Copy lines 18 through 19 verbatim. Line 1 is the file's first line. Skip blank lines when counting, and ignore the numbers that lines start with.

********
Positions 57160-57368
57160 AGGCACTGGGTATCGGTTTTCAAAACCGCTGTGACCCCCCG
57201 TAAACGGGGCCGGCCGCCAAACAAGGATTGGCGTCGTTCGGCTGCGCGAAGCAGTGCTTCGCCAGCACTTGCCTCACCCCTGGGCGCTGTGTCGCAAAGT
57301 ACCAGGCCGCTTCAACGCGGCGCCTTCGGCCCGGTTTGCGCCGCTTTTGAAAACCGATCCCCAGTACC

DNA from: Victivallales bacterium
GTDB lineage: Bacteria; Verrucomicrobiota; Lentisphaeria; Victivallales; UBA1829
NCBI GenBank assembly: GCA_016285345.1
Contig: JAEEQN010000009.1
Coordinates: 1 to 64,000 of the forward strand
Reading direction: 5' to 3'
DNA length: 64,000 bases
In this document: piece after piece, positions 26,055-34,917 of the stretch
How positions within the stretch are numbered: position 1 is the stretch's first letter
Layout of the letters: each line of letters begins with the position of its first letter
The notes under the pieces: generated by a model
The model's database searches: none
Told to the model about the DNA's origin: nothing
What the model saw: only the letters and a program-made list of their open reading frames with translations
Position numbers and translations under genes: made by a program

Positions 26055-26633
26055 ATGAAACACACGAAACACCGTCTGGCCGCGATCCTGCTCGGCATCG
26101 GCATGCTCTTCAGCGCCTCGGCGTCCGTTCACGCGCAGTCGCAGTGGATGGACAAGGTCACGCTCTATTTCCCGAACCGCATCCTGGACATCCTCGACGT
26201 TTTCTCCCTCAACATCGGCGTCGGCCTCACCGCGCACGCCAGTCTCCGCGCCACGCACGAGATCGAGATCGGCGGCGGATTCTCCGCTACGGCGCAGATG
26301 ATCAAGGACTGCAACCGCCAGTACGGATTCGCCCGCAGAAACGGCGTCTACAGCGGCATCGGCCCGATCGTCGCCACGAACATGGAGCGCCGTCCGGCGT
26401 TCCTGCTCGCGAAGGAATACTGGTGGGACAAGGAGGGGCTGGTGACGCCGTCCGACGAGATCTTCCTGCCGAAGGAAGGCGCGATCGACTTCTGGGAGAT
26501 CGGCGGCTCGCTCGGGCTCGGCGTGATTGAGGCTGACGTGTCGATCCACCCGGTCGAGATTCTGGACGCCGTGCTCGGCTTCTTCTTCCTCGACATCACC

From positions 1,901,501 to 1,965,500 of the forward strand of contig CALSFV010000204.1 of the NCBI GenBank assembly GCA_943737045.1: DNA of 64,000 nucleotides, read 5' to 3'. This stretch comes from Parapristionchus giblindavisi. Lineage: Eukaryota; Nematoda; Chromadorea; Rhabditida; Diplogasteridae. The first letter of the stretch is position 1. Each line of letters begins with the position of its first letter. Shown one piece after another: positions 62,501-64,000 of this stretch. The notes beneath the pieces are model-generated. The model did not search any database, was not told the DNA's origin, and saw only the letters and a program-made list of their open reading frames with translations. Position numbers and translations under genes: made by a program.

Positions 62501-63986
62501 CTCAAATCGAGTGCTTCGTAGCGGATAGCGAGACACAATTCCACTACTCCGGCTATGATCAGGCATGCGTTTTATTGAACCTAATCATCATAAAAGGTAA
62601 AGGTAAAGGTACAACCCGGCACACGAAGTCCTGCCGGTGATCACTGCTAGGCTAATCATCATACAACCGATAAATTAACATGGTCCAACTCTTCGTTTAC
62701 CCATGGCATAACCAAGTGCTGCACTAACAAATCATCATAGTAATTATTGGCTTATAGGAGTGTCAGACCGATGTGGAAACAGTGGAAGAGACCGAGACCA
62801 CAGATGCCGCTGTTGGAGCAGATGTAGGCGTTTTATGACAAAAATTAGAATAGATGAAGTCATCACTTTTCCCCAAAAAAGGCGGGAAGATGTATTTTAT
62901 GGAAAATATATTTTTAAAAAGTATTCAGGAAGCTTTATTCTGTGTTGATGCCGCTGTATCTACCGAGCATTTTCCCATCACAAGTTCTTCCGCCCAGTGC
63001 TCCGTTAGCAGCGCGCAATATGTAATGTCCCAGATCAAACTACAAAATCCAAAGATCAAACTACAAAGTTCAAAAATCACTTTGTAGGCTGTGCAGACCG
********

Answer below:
What the model saw: only the letters and a program-made list of their open reading frames with translations
Position numbers and translations under genes: made by a program